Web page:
Betty Ford's Legacy to Addicted Women Lives On

By Chelsea Carmona 03/25/13

An important event highlights the need for gender-specific addiction treatment.

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Betty Ford paved the way. Photo via

Over 230 addiction professionals fought through the southern California traffic to get to UCLA on Thursday morning, all in the name of Betty Ford. Even before she had decades of research on her side, the former First Lady knew that addicted women encounter different obstacles on their journey to recovery than men. And it’s for this reason that the Betty Ford Center’s Women’s Symposium aims to provide innovative tools to professionals who care for women suffering from addiction.

“If we don’t do what we know works, then we are negligent,” said Dr. Kitty S. Harris at the event. Dr. Harris, the author of Women and Recovery: Finding Hope, spoke about the intense need to treat emerging adults in a new way. Twenty-eight days is not enough to achieve long-term, sustained recovery, she explained; we need to re-socialize these young adults in healthy, safe communities like those in transitional living. “There’s nothing like walking into a building with 90 students who have been given a second chance,” she continued, having to speak loudly to be heard over the sudden applause, “And that’s as good as it gets.” Stories from speakers and recovering women all confirmed the remarkable reach of Betty Ford and the treatment center she co-founded. Keynote speaker and actress Ali MacGraw, for instance, first recognized her alcoholism at the Betty Ford Center four years after its opening in 1986. By publicly acknowledging her disease, Ford also gave a voice to Dr. Harris. “I don’t know,” Dr. Harris said to her father after he expressed concerns about her behavior in 1978, “But I think that Betty Ford and I have something in common.”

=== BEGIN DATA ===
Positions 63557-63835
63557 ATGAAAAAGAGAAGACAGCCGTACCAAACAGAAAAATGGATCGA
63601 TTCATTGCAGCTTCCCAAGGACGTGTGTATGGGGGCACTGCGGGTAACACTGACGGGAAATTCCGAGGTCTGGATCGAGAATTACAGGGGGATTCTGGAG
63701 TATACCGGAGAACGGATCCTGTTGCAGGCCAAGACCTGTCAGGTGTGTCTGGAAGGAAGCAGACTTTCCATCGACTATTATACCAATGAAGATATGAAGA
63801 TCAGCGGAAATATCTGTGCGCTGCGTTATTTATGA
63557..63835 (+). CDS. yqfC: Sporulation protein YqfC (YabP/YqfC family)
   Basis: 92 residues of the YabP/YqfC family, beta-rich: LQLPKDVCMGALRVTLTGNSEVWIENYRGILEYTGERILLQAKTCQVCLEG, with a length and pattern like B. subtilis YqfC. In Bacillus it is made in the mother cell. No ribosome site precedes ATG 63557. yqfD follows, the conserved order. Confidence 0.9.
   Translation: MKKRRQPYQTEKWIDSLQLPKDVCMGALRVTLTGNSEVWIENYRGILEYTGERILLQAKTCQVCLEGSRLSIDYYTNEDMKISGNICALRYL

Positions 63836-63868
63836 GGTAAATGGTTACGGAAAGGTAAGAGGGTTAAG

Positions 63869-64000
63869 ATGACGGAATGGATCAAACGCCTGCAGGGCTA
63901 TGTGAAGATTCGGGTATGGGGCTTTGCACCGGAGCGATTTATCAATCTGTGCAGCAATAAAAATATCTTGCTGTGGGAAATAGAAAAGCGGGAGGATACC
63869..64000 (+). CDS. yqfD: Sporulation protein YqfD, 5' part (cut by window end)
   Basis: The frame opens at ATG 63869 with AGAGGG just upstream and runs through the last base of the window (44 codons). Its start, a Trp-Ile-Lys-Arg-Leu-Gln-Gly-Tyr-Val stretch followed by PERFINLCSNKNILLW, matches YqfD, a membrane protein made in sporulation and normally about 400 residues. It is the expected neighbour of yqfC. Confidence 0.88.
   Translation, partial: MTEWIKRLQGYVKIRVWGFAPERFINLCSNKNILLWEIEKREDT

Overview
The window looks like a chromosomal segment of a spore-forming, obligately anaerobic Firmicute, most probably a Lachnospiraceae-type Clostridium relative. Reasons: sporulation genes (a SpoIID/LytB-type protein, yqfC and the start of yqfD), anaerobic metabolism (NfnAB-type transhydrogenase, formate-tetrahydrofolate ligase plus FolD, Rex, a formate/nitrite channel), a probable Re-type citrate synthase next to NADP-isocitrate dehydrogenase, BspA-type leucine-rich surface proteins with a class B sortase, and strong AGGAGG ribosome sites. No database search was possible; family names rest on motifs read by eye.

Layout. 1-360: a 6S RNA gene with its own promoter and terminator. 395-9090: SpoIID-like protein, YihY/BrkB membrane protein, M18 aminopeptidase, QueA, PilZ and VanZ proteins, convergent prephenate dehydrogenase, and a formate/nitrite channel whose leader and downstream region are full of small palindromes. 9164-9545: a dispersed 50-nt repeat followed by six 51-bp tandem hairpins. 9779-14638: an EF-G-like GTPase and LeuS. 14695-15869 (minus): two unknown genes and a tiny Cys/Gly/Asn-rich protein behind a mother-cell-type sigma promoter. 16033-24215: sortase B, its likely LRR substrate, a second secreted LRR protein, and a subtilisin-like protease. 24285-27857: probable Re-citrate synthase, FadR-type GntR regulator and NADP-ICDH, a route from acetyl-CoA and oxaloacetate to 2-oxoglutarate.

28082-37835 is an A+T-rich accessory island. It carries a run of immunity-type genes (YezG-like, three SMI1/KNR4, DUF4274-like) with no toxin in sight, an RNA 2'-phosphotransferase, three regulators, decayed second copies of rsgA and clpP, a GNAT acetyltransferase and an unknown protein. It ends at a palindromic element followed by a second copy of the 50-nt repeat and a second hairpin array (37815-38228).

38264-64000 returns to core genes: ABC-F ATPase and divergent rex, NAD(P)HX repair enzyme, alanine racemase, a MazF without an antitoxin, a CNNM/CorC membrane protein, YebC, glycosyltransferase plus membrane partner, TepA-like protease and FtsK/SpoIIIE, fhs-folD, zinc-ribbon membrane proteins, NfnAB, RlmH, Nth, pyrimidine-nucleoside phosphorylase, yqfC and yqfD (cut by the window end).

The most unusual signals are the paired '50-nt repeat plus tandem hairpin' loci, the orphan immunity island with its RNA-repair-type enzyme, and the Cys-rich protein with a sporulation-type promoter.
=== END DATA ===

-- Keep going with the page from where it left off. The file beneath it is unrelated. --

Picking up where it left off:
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Chelsea Carmona is a freelance writer whose work has been featured in The Washington Post, Al Jazeera English, The Christian Science Monitor, The San Francisco Chronicle, and The Guardian. She works for The OpEd Project, a social venture founded to increase the range of voices and ideas we hear in the world. You can follow Chelsea on Twitter or Linkedin.